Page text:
A week ago I was playing +Justin Halliday 's Hero Kids (Rats in the Basement adventure) with my daughter and our next door neighbors. For anyone who doesn't know "Rats in the Basement" is a really combat heavy short adventure that is more or less designed to introduce kids to the game.
In our case it wasn't as I've been doing on the fly Zelda'ish adventures with them for a good three months. However, they weren't really used to big combat sections and quickly things got tedious for them as they were bad. Things looked to be going bad when into my head popped up the most annoying Tactical RPG I ever played "Lord of the Rings Tactics" for the PSP. I let the round end and introduced a new bit of rules that while a lot more time consuming kept the kids happy.
1. Everyone (heroes and villians) declare your actions
2. Everyone rolls for initiative place
3. Combat goes forward automatically with only to-hit and damage rolls being done.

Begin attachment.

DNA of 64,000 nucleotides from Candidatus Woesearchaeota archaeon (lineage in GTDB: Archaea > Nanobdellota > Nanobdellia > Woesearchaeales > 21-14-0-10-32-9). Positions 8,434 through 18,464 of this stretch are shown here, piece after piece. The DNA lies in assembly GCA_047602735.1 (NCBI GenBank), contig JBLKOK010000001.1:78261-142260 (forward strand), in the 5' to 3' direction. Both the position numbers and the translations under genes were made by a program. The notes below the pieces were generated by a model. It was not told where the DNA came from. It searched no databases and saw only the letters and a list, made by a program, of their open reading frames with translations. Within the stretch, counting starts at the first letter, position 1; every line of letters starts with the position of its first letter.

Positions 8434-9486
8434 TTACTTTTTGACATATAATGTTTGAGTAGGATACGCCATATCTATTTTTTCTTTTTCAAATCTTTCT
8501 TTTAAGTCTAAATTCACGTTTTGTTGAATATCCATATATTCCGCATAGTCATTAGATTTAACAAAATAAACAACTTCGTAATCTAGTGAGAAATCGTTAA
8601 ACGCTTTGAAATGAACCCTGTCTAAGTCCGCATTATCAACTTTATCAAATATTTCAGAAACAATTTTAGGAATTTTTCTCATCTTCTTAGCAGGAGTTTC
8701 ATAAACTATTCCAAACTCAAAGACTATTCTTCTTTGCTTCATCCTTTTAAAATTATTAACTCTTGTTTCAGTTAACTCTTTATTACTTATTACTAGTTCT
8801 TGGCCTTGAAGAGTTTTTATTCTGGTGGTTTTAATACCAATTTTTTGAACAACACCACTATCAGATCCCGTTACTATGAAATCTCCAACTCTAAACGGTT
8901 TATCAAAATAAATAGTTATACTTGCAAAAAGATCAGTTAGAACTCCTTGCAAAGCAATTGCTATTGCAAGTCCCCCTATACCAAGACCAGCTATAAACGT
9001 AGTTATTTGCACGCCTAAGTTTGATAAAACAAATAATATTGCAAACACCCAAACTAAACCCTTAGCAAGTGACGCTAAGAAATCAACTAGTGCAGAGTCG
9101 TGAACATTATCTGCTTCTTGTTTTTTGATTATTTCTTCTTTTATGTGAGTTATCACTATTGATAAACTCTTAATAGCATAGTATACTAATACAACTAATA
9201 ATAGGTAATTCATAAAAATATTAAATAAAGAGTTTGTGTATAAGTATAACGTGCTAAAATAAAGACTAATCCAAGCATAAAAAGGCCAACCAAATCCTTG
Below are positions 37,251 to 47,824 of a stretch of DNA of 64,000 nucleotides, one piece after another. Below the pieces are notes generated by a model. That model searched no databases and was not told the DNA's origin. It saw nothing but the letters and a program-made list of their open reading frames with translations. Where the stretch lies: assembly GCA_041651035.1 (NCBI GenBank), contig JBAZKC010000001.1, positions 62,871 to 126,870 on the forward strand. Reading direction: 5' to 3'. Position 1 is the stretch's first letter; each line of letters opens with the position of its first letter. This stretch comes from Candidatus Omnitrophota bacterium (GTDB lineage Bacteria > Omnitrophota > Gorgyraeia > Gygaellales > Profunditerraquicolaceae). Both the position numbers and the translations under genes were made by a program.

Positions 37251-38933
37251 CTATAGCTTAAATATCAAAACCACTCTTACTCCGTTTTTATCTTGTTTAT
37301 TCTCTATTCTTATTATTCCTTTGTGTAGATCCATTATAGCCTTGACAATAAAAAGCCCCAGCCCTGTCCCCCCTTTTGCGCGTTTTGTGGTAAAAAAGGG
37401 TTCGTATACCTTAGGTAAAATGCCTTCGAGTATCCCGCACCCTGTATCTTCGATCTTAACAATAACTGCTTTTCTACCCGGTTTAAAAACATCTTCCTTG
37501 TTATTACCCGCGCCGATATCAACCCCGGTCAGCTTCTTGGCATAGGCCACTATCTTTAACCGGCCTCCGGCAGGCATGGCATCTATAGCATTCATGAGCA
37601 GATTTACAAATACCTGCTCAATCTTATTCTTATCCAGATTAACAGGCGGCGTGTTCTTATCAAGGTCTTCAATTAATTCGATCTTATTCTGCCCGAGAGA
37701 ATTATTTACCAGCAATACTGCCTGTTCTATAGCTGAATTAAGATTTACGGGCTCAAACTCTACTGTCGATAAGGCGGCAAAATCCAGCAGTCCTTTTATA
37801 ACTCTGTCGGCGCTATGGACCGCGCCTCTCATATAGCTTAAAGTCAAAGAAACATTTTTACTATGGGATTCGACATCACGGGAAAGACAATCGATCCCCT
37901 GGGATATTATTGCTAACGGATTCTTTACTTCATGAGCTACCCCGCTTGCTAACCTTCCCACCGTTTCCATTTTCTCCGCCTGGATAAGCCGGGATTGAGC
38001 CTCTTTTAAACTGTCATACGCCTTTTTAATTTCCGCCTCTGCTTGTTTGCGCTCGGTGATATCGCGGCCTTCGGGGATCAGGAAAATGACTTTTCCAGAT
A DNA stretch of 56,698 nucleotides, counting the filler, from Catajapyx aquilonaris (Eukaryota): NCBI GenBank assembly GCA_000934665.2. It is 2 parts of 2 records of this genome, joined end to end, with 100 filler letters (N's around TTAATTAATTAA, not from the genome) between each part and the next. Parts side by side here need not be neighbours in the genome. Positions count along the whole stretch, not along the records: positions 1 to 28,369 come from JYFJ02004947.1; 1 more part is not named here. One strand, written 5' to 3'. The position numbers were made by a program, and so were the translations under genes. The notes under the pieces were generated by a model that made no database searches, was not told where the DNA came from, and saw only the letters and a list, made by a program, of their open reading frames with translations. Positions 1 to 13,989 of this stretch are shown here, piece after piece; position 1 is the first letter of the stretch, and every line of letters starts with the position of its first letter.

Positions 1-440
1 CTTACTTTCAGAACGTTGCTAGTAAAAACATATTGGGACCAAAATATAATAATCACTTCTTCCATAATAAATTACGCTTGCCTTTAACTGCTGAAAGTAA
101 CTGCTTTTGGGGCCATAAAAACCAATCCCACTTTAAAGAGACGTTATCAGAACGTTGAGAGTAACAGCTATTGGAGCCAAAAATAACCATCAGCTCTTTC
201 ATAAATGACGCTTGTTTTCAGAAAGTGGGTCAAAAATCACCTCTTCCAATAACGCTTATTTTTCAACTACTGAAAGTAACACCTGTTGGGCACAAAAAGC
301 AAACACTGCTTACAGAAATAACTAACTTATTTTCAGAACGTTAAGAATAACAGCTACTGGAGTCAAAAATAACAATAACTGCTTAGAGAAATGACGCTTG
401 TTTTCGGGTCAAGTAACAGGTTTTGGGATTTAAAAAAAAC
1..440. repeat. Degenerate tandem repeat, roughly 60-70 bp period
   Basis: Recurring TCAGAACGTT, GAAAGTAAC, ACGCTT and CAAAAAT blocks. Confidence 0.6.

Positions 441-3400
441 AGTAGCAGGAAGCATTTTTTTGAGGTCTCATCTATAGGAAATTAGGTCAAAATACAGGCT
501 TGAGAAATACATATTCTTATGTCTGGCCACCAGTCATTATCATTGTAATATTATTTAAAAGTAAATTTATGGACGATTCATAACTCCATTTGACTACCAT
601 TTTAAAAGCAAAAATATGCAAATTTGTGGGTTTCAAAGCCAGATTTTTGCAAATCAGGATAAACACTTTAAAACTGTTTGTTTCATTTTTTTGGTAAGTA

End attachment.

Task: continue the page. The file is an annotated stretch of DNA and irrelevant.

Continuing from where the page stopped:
4. Repeat the above for the next round.
What this did was create a situation in which the board changed in unexpected ways. For example:
Hero A: I'm going to run up and attack rat E
Rat E: Is going to move forward to attack Hero C
Hero C: Is going to move back and cast a spell the damages rats B & C (who were right next to her and hurting her)
Hero A Init: 3
Hero C Init: 2
Rat E Init: 6
The rat rushes forward, hurting hero C and taking her down to hurt status. At the same time Hero A rushes forward but no longer has a target. Hero C jumps back and casts her spell inadvertently catching Rat E in the spell, killing Rats B, C, & E.
Now I'm wondering how well this sort of initiative rolling would work in systems like Swords & Wizardry or even Dungeons & Dragons. Would the pure amount of abilities and things a character can do in combat overwhelm it or would it make everything just a tad more crunchy but also more natural in movement?
Another note: I mean no disrespect to +Justin Halliday and both my Kids/neighbors and I love the system. If anyone is at fault is is me for giving boring descriptions of the combat.